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Beginner Middle D is weak, Why?

BeBopSop

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Am I right in thinking that middle D is a weak note to sound on all the sax range, I find it weak (not as clear and bold as all other notes, but I have found I can open up the sound a bit by pressing palm key D at the same time, This isnt just me I hope?
 

Two Voices

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1,113
It is a pale and stuffy note not to mention sharp. The best way to get a full and resonant sound is to press the palm D instead of the regular octave. Still use the other six keys as if you were playing low D. It’s known as the “Long D Fingering”.
 

BeBopSop

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274
It is a pale and stuffy note not to mention sharp. The best way to get a full and resonant sound is to press the palm D instead of the regular octave. Still use the other six keys as if you were playing low D. It’s known as the “Long D Fingering”.
Yes Paul that sounds better,awkward though, just tried it and I can play it better by keeping my thumb on the octave and pressing the D palm key as well
thanks
 

Two Voices

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It's only awkward because you doing something that doesn't feel natural yet but after you've played it a few times you'll play it with ease.
 

Chris

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Middle D can be a stuffy note John. The best way is to work at and make it work.:thumb:. It is possible, and will be better for you in the long run.:thumb:.

Chris..:)
 

Gallen

Senior Member
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397
Middle d on my sax is not only stuffy, it's also quite sharp, and the palm D helps immensely.
Nowadays though, I rely on embouchure to fix these issues, bit tough to describe, it's like channelling the air into a narrower stream with the shape of one's tongue by raising the side edges.... With the palm d nowadays I sound flat....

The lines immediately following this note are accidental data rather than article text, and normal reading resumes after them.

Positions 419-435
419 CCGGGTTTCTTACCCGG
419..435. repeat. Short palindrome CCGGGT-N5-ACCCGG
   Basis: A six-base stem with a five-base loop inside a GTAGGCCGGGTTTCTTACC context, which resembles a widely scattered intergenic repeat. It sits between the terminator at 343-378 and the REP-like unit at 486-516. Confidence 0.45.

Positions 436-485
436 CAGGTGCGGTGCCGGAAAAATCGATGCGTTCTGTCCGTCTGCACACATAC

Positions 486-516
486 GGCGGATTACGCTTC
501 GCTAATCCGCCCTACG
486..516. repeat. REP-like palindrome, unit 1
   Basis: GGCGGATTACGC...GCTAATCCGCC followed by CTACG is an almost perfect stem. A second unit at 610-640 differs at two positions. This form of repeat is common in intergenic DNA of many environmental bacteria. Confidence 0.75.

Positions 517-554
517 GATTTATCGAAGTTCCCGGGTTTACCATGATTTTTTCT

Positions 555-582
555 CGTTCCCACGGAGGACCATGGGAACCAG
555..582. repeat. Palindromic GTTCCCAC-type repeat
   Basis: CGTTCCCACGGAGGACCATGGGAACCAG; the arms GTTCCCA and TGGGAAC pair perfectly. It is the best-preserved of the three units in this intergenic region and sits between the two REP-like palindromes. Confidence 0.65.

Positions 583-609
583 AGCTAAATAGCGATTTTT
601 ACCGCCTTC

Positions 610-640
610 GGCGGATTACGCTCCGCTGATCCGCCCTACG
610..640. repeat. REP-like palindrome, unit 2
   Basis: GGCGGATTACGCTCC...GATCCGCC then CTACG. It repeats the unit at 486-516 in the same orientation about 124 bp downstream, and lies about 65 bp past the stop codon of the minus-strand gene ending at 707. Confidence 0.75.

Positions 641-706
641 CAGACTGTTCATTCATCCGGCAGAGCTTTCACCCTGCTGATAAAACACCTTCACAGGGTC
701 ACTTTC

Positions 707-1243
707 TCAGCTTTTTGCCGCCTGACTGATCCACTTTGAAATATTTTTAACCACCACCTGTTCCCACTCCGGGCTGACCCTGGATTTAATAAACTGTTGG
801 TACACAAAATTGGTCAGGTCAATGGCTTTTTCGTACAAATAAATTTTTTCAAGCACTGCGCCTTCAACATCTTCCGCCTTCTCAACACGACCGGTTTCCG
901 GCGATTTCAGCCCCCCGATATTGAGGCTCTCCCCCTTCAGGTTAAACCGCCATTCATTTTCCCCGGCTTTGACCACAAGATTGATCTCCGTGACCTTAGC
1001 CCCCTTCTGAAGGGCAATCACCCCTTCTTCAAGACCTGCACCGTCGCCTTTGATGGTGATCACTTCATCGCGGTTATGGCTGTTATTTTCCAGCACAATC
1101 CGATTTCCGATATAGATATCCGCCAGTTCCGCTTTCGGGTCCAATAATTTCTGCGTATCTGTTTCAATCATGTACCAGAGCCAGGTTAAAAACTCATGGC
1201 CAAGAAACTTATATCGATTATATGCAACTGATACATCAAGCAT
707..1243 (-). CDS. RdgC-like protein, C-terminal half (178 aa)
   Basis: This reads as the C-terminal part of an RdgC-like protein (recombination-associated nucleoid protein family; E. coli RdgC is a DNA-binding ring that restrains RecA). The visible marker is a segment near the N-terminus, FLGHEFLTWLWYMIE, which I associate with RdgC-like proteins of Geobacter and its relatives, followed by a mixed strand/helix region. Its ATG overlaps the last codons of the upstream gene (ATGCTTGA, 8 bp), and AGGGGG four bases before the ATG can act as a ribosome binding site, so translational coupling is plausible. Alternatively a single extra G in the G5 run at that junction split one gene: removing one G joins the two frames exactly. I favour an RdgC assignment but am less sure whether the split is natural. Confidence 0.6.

I'm pretty sure alot of what helped me was overtone matching training, e.g. finger middle C (which sounds thin), then play low C's first overtone (which sounds full) and to get mid C to match low C's 1st overtone. Doing that somehow helped open the sound alot. For D it was play middle D (no palm D and stuffy), then try to match it to palm D key only. Palm D alone is quite sharp, but it has the non-stuffy tone desired.

I still have problems with doing the embouchure thing with vibrato, I need loads more practice :)
 

jbtsax

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There are a few acoustic reasons for the D1 and D2 on the saxophone to behave the way they typically do. The sharpness of D2 is in part caused by the compromise position of the body octave vent. Ideally there would be 12 octave vents for each note of the chromatic scale, but this would be a mechanical nightmare so it has been reduced to just two. For the notes D2 to G#2 the body octave vent opens, and for the notes A2 and above the neck octave vent opens.

On most saxes the body octave vent is set in the ideal position for the note F. The farther notes using that vent get from this note the sharper they become. D2 and G#2 are each 3 half steps from the ideal note's position so they are both sharp when played with the octave key. The neck octave vent is usually set at the ideal position for the note B. That causes both the A and C# which are two half steps away to be sharp when played with the octave key pressed.

The stuffiness of the D can be partly explained by the fact that it is one of the "under vented" notes on the saxophone. This is explained in detail in Curt Altarac's article on Setting Key Heights. Simply stated when one plays a D on the saxophone the note vent's through the low C tone hole, but the next tone hole which is C# remains closed. The next closest tone hole for the D's soundwave is the low B. If D sounds like the soundwave is partly trapped inside the sax, it is because it really is. Low D can be vented by opening the C# key. That is impractical when playing D2 because it makes a sharp note even sharper. Sometimes it is possible to open up the sound of the D by increasing the opening of the low C key, but care has to be taken to keep the pitch at a workable level when experimenting with this. A sharp D2 can be brought closer in tune by closing the low B key. This is only practical when the D2 is a long tone.

As has been suggested in other posts there are things the player can do as well, but dealing with D has always been a part of learning the geography of playing the saxophone.
 
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jeremyjuicewah

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Seems I am spared one problem at least. I have always like that D, at least on this tenor. My probs are below that note. But that's another story.
 
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